In last week’s post, I shared the information that I was on the hunt for a dog – searching on behalf of a couple I know. Both husband and wife are athletes who run for fitness and would love to have a dog who could accompany them on runs. But they are also both nurses who have long work shifts, so a dog who lives with them will have to be able to endure a certain amount of time alone at home (nursing not being a work-from-home sort of job!).
The couple lives in an urban area, so when they are at work, their dog will spend most of his or her time in their house, though they have a dog-sitter lined up (their neighbor downstairs, who has a dog I found for him!) and a dog-walker. Both the sitter and the walker will be available to take the dog out for midday breaks, but nevertheless, I know that it’s important to find a dog for them who will be content and comfortable spending time home alone. Of course, any dog can experience an onset of isolation distress – or, worse, separation anxiety – upon rehoming. But my goal is to find a dog with a mellow, “happy to accept my fate” bent to his nature.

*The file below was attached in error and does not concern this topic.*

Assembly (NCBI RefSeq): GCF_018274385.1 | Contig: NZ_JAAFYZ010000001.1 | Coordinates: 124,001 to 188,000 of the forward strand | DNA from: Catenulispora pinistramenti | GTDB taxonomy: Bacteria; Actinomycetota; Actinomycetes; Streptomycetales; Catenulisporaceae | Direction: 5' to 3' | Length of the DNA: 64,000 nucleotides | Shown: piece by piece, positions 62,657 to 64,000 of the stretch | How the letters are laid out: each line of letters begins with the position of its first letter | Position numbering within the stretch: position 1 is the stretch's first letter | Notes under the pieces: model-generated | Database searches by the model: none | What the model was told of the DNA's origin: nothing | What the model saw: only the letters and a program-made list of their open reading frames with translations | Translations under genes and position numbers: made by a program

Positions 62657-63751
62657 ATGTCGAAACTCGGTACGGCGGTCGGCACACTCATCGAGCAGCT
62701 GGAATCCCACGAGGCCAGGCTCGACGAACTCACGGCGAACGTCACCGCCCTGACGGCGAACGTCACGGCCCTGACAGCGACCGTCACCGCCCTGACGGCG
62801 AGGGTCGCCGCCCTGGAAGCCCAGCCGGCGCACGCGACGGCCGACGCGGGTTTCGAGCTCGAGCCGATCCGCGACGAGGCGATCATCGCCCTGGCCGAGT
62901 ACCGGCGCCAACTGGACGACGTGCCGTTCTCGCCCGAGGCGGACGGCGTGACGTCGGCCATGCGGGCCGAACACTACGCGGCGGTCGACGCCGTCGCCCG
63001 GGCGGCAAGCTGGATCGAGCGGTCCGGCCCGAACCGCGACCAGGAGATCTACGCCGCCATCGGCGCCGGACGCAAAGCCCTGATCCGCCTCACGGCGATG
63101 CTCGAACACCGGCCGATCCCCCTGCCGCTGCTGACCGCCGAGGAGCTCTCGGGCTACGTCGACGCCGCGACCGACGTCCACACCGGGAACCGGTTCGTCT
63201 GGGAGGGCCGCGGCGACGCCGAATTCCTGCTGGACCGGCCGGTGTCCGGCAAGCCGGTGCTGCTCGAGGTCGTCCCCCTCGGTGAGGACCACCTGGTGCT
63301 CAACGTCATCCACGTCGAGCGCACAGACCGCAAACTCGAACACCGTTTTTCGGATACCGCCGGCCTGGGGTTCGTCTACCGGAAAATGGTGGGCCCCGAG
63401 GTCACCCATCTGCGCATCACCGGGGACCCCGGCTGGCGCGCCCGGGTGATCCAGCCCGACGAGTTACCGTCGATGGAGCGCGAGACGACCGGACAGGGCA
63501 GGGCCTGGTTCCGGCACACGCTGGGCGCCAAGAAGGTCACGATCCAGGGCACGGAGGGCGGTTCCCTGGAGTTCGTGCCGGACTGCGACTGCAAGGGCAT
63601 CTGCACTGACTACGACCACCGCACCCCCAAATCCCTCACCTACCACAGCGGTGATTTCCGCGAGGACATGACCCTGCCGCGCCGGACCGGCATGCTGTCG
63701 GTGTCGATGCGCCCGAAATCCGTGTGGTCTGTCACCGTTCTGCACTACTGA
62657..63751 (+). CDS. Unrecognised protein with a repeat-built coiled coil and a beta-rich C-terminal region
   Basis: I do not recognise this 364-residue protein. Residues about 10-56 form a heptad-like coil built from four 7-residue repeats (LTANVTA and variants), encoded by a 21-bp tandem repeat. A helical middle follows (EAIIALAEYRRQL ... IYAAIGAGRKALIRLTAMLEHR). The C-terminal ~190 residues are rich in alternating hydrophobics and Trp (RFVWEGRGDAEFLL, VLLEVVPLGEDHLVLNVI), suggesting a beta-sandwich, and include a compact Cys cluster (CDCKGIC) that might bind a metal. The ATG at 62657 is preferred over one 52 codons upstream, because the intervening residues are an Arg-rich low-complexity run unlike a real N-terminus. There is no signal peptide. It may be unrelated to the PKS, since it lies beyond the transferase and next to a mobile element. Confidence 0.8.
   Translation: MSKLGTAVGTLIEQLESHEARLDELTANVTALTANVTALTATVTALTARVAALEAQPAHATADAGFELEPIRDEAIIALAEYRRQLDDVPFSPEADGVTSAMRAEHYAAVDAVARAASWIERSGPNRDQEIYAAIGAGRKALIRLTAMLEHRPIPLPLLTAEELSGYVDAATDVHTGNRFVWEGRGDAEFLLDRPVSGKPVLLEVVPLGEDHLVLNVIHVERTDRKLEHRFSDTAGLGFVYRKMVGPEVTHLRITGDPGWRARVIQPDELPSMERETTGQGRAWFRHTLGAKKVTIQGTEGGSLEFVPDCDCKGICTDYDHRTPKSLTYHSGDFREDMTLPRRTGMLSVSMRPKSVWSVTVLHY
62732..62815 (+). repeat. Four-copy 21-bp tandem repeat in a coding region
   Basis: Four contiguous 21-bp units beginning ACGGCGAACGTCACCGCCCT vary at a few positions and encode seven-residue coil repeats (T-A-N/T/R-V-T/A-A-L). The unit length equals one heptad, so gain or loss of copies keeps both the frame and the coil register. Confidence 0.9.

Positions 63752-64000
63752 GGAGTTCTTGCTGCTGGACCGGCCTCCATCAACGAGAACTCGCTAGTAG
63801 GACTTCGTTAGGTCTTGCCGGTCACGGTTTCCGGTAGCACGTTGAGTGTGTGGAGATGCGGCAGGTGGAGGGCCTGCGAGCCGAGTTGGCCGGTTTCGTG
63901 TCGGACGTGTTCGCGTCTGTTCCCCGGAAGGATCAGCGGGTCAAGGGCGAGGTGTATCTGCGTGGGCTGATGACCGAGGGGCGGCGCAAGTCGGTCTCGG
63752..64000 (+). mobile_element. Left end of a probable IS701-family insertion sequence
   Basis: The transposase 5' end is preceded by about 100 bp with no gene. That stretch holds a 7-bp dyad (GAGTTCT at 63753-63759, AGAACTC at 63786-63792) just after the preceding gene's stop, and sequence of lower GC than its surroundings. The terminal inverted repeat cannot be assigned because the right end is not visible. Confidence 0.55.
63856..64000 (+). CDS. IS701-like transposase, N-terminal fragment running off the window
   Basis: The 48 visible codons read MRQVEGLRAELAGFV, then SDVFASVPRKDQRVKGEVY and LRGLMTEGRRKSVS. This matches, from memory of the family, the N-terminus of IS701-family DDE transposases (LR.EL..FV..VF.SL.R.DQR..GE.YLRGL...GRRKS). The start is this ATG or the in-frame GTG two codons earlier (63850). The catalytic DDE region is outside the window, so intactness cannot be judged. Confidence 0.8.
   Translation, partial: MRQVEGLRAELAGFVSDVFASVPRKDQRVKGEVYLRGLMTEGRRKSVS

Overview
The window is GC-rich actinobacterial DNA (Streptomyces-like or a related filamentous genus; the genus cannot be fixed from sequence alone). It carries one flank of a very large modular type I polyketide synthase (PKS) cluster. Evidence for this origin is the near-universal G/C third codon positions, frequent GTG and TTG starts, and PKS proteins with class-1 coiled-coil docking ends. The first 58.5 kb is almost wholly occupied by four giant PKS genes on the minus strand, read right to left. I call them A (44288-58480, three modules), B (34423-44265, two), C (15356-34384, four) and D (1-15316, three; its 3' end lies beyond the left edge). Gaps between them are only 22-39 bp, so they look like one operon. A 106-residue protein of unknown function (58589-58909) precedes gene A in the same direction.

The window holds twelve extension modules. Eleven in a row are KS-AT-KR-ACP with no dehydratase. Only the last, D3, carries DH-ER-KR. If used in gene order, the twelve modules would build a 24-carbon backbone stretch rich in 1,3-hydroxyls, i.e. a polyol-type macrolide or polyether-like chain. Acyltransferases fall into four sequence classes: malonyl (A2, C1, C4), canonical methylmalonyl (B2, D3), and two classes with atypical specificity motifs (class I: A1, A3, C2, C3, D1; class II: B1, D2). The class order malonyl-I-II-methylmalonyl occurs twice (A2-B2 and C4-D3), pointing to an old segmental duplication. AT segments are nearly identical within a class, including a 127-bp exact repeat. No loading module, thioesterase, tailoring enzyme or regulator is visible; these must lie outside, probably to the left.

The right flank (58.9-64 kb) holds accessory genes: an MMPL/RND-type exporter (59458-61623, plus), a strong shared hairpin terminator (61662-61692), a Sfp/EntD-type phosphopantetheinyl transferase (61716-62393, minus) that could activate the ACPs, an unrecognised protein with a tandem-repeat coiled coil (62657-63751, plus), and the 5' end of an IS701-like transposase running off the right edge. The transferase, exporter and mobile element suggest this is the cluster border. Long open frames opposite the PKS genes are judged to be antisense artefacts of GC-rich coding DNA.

Then I saw a social media posting for a local dog who needed a new home. He had been surrendered by a family who were having some sort of housing crisis, and had been living on a chain in a fenceless backyard for some months. The family’s neighbor, heartbroken over the dog’s plight, had begged the family to be allowed to find the dog a new home, and they agreed it would make their own lives easier to not have a dog as they try to find their next housing situation.